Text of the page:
6. Create celebrities.
Make sure your young people get an earful and an eyeful of the latest Christian music stars, video stars and NFL players who profess their faith in Jesus on national television. Encourage them to worship, idolize and live under the illusion that these people are somehow better, deeper, more Christian, more together and more dedicated than they are.

7. Let youth group take the place of church.
Oh sure, encourage your kids to attend the contemporary service—even though you know most of them never will because church is "boring," filled with "dull, old people," and the music "sucks." Whatever you do, though, don't suggest that worshiping with people they don't like and connecting with people who are older and wiser just might help them when their adolescent view of the world is shattered.

8. Don't make waves.
Whatever you do, don't cause friction with parents by suggesting to their kids that grades, SAT scores, financial security, college degrees and scholarships matter. Just accept the fact that most parents want their children to attend youth group as long as it doesn't interfere with hockey, football, ice-skating, tennis, ballet or baseball practice. Furthermore, don't suggest that students resist their parents' attempts to smother the call of God on their lives. After all, you could get fired!

9. Ignore the arts.
Never encourage painting, dance, sculpture, writing, poetry, ballet or trips to the museum, symphony and opera. Stick with activities that rock! The WWF rules!

10. Live in the now.
Verify the success of your ministry by visible, measurable, observable results you can access now. Don't waste your time worrying about lasting results. Who can wait?! Go for the instant return. Hey, once your kids leave youth group, you aren't responsible for what happens to them anyway, right?

Reactions to My Calling

When I tell people about God calling me to be a youth minister, it’s interesting to see what people say. Reactions naturally vary depending on who I am telling and their experiences with youth pastors.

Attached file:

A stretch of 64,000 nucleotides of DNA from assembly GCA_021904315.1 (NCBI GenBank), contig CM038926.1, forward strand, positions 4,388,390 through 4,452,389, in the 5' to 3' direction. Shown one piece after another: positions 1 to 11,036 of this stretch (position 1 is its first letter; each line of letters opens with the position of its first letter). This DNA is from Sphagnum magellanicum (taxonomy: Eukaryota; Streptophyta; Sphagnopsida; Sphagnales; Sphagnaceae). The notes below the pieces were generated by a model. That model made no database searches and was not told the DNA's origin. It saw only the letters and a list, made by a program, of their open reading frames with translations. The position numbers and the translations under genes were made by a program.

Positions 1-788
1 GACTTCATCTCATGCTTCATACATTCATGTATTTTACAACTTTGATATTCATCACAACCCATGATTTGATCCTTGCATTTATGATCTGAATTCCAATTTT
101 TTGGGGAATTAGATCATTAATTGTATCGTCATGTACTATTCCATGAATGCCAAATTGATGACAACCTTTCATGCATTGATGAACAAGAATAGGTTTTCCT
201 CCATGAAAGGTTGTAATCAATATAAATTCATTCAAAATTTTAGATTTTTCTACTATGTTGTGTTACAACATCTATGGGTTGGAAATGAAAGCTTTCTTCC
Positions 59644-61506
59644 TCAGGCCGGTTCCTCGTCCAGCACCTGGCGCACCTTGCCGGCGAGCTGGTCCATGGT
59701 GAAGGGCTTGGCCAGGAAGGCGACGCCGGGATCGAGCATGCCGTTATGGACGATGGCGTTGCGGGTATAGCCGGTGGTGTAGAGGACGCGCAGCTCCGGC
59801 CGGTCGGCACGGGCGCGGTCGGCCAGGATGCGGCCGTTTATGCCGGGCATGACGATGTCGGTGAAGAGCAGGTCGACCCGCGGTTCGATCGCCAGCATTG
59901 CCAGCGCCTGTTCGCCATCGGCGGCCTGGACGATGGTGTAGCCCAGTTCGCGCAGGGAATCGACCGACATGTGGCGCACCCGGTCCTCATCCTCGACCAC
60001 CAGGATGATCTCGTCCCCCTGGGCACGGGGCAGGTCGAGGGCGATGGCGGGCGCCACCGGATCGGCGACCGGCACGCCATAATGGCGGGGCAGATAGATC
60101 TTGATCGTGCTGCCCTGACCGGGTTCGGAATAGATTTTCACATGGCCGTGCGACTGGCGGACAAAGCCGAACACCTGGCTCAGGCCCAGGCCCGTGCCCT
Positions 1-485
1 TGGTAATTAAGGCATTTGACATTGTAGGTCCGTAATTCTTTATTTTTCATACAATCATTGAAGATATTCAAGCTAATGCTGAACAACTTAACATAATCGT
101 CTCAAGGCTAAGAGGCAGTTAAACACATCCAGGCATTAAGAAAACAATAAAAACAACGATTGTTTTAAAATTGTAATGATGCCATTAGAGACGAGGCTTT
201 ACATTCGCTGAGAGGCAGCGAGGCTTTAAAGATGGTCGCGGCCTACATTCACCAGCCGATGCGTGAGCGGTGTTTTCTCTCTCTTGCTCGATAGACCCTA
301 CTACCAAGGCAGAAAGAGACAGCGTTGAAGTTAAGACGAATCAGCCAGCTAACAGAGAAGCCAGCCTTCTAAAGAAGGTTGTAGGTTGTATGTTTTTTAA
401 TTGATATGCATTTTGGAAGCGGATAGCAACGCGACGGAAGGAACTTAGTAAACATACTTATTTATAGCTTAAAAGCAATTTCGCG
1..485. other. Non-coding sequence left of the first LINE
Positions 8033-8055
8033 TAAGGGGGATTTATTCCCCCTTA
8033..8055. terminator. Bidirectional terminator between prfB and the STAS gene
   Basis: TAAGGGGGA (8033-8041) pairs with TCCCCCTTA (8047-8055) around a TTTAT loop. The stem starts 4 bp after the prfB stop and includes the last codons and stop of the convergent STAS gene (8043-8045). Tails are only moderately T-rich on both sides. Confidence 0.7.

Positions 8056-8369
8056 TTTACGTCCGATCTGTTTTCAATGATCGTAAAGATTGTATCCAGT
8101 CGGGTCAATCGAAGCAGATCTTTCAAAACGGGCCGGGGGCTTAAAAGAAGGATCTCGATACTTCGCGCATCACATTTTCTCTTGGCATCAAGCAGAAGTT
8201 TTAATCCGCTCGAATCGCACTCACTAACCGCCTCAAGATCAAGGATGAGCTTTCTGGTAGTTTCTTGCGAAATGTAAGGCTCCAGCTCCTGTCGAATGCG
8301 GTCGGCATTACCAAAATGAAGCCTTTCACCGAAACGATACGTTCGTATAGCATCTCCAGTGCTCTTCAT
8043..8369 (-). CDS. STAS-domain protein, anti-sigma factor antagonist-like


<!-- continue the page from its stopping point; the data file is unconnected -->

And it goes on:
People told me they were proud of me. I got some enthusiastic high-fives. A few “that’s awesome”-type comments.

Multiple people have told me that they can really see me being a youth minister, that I have some great qualities for it. This is probably my favorite response.

A ton of people tell me how awesome it is that I know what I am doing. Some even seem a bit envious that my plans are now so clear. “What a great feeling!” is a common response to my excitement.

Some people really didn’t understand, and still don’t. They think of youth ministry as a stepping-stone to being an actual pastor, which is not my plan. Or they think of it as something I’m going to do in the meantime before I figure out what I really want to do with my life. Thankfully, these people are few and far-between. I don’t think I could handle it if I got a lot of these types of responses.

A couple people have asked me if I decided not to be a teacher because I wanted to be a youth minister, or if I decided to be a youth minister because I don’t want to be a teacher. The former is correct, meaning that I did not say “Crap, I don’t want to teach anymore. What am I going to do? Oh, I’ll be a youth pastor.” Rather, God called me to youth ministry which necessarily meant that being a teacher was no longer in the plans.

My best friend told me that the more he thought about it, the more right it seemed for me.

I had someone joke, “What does God sound like? What’s his ringtone?” If only you knew.

I have been amazed by the support I’ve received. It’s not every day that you tell people, “Well, my first three years of college were spent going in the wrong direction.” So it’s great when people are so encouraging.

Thank you, to those of you who have been so supportive. I love my call, but above all, I love the people who have been involved in helping me toward it and now as I work through it.